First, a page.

Mat Micheli and Joseph Gagliese were the only two employees at their influencer marketing agency Viral Nation when they took a lease out on a 4,000 square foot office in Kleinburg, Ontario two years ago.
Today the entrepreneurs are well on their way to growing Viral Nation into the agency they’d imagined and closer to filling that large office space — with the hiring of seasonsed sales execs, its head count is up to 10. Part talent agency, part creative shop, the firm represents a roster of 150 influencers from around the globe and connects them to marketers from big brands such as Crayola, Interac, Butterfingers and Jolly Rancher.
The company helps guide the careers of its influencers and connects them to marketers. Micheli and Gagliese often harness the talents of multiple influencers to craft posts, videos and Vines that work in tandem as a full-scale influencer campaign.
Last winter, for example, U.S. client Butterfinger turned to Viral Nation to build out the digital presence of its #BolderThanBold campaign. The agency put together a group of influencers to craft humorous, millennial-skewing content and delivered 5 million video views, 40,000 engagements and 10 million media impressions.
According to Micheli and Gagliese, 80% of Viral Nation’s business is south of the border, where budgets are higher and brands spend more on influencer marketing. This June, the company hired its first U.S. employee to head up sales out of New York in order to deal with the influx of American business.
Micheli and Gagliese wear many hats, from manager to strategist and consultant. And, as the business has grown, they’ve added more traditional agency services to their offering such as social strategy, community management and content production.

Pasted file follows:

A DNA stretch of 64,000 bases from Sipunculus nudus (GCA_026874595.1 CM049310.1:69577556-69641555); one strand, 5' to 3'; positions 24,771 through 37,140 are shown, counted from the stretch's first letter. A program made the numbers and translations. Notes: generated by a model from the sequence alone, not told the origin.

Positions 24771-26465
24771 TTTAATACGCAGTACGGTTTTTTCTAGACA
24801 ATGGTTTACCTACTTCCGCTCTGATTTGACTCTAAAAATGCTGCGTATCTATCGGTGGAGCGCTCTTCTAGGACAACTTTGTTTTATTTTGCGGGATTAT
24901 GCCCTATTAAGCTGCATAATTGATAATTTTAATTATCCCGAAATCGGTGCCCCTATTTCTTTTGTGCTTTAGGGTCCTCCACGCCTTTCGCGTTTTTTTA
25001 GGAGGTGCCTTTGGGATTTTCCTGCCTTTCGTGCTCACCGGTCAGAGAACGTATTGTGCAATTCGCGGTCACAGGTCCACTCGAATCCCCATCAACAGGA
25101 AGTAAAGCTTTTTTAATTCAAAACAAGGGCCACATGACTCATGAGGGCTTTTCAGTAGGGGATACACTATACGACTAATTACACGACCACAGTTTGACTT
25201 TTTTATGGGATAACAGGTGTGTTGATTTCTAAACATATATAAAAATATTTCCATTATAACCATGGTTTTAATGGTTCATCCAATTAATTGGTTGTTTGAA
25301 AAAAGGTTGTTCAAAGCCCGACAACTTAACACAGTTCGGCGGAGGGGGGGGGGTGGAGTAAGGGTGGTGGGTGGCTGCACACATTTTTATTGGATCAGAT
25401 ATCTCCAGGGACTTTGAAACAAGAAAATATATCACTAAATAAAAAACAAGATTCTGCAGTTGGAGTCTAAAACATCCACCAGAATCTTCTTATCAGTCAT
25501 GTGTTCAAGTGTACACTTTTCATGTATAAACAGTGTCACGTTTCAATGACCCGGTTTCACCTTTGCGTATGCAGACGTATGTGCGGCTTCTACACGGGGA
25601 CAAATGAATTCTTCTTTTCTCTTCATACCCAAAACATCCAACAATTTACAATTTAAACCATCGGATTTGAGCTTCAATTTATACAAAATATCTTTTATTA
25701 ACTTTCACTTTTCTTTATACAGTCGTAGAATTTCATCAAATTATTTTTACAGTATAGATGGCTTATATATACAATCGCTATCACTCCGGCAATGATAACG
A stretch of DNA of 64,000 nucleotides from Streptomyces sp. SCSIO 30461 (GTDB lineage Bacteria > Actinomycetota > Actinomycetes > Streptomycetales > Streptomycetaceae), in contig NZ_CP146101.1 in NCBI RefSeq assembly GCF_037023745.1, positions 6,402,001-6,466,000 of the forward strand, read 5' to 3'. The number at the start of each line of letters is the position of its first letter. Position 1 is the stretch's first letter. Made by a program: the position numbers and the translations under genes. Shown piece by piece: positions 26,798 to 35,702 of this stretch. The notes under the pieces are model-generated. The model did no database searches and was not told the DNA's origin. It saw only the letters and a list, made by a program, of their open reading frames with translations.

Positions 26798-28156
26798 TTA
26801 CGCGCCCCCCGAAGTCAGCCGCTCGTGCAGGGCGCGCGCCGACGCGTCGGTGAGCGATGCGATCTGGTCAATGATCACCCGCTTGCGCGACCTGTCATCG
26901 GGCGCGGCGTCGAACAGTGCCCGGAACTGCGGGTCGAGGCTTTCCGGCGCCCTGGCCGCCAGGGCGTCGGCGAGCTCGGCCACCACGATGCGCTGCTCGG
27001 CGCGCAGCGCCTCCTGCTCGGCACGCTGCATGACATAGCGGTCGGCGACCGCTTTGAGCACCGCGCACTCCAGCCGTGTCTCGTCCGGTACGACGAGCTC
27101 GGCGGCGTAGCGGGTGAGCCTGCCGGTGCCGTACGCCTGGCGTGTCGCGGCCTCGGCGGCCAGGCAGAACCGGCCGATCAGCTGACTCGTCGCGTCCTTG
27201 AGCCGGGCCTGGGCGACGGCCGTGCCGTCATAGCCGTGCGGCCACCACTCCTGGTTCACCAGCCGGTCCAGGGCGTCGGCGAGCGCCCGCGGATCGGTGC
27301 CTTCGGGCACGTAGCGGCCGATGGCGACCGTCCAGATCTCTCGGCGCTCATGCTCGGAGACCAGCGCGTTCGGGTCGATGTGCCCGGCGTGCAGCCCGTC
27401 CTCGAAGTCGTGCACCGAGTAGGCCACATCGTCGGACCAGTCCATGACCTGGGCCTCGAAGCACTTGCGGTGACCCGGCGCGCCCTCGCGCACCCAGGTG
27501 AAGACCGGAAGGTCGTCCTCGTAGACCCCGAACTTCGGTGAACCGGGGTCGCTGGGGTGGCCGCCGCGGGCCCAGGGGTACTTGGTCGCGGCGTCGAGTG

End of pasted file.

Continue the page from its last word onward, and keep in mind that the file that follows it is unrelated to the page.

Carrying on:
Viral Nation’s first client was NHL player Samuel Bennett of the Calgary Flames. From there, Micheli and Gagliese started signing budding social media celebrities. Their first major signee of that ilk was Ray Ligaya, a Vine star with 1.5 million followers on the platform.
Working with Viral Nation, Ligaya has done brand sponsorships with Sugarcrisps, Sony Pictures and Tic Tacs. Shortly after signing with the agency, Ligaya made social media his full-time job, and he credits Viral Nation with making his career possible. Ligaya signed his first deal within about a week of joining the agency’s roster, and new deals kept rolling in from there.
In the case of uber-popular influencers like Ligaya, Viral Nation often brokers solo brand deals. For Scotiabank, for example, Ligaya helped drum up interest in a movie contest with a series of four posts. With just those posts, he drove 3,300 engagements and reached 37,000 consumers.
While the bulk of Viral Nation’s business is influencer marketing, earlier this year the company was named social agency-of-record for the Swiss watch brand Favre-Leuba. This summer it built a content hub for the brand and has paved the way to its upcoming re-launch in North America with a steady stream of content marketing.
Though Micheli and Gagliese put their degrees at Ryerson’s Ted Rogers School of Business Management on hold to start Viral Nation, at just 25-years-old, the two have found a new role at the school: guest lecturers. Last year the school’s entrepreneurship department used Viral Nation as a capstone course, diving into the business’ success as a blueprint for students who, age-wise, are their peers. And despite not yet completing their degrees, the university has invited them back as speakers. This fall, they’ll serve as guest lecturers in three different classes.
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